European governments and companies will form an alliance for developing next-generation batteries for electric vehicles, investing five to six billion euros ($5.6 to $6.7 billion) in the project, the French and German finance ministers said Thursday.
France's Bruno Le Maire said a maximum of 1.2 billion euros in public subsidies would be granted to the alliance, at a press conference with his German counterpart Peter Altmaier.
"Other member states have already expressed interest in joining this project," Le Maire said, including Italy, Belgium, Poland, Austria and Finland.
He said at least four billion euros would come from private companies, citing automaker PSA and the French battery maker Saft, a unit of French oil giant Total.
"Today we are seeing more interest than ever" in the project, Altmaier said, adding that 35 companies had already pledged to sign up, including Europe's biggest automakers.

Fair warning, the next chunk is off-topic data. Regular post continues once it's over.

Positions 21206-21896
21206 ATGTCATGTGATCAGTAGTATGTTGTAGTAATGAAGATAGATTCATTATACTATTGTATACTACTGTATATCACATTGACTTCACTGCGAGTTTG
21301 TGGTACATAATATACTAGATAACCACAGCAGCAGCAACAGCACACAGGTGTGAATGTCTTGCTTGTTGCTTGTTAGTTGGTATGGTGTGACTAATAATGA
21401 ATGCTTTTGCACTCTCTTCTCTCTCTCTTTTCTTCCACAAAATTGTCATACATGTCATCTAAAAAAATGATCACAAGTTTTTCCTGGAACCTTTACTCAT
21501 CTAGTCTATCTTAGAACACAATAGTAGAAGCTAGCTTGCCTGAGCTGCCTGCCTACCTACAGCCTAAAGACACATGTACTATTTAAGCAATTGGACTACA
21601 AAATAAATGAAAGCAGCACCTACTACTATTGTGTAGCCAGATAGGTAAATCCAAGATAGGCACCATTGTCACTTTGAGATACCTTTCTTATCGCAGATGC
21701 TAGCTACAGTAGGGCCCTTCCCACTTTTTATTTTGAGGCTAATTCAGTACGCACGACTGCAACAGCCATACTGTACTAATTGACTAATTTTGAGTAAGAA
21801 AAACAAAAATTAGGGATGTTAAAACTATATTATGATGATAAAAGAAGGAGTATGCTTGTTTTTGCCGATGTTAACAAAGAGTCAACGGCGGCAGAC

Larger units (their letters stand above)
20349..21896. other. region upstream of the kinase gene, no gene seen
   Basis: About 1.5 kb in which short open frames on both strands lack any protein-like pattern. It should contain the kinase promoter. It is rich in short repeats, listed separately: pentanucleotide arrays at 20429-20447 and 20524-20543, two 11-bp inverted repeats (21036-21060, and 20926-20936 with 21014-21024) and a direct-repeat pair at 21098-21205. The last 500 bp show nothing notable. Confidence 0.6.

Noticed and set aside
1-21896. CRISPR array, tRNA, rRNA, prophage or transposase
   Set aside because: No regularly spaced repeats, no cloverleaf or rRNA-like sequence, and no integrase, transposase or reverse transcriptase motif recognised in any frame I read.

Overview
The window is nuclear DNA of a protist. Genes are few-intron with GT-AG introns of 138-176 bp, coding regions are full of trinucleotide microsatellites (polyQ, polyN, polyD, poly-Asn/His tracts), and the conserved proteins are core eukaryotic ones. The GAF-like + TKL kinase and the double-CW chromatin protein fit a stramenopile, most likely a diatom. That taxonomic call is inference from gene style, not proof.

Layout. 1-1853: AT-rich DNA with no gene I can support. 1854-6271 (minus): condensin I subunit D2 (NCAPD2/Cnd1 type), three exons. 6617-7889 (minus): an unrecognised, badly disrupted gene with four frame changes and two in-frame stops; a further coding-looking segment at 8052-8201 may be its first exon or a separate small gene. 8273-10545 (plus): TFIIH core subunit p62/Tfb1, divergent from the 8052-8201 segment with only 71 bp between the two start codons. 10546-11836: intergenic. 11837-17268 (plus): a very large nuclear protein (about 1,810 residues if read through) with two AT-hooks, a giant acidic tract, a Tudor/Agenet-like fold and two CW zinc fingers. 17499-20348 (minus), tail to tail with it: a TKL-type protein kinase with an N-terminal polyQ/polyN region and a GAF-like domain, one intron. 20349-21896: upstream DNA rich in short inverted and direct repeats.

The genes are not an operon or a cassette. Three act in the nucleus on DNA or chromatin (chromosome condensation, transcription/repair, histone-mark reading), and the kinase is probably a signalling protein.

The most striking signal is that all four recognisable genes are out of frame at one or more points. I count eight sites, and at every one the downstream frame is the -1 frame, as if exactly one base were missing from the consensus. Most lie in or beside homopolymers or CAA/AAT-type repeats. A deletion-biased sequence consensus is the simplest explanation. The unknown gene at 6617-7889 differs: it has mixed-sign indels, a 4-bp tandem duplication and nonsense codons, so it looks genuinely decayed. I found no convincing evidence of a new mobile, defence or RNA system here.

Political leaders across the European Union have long called for a coordinated effort for home-made batteries that would free carmakers from having to rely on Chinese batteries as the industry shifts away from combustion engines.
A pilot factory with around 200 employees will be opened in the coming months in France, with a goal of opening two production sites, in France and Germany, that would generate 1,500 jobs at each.
European automakers have been ramping up electric vehicle production after years of scandals over diesel pollution and as tougher rules on cutting carbon emissions come into force.
But EU carmakers buy cells from foreign manufacturers, mostly in Asia, which they use to build the high-capacity batteries needed to power electric vehicles.
Germany and France in particular have been pushing for a pan-European consortium to develop new battery technologies that would be built domestically, along the lines of the European aircraft manufacturer Airbus.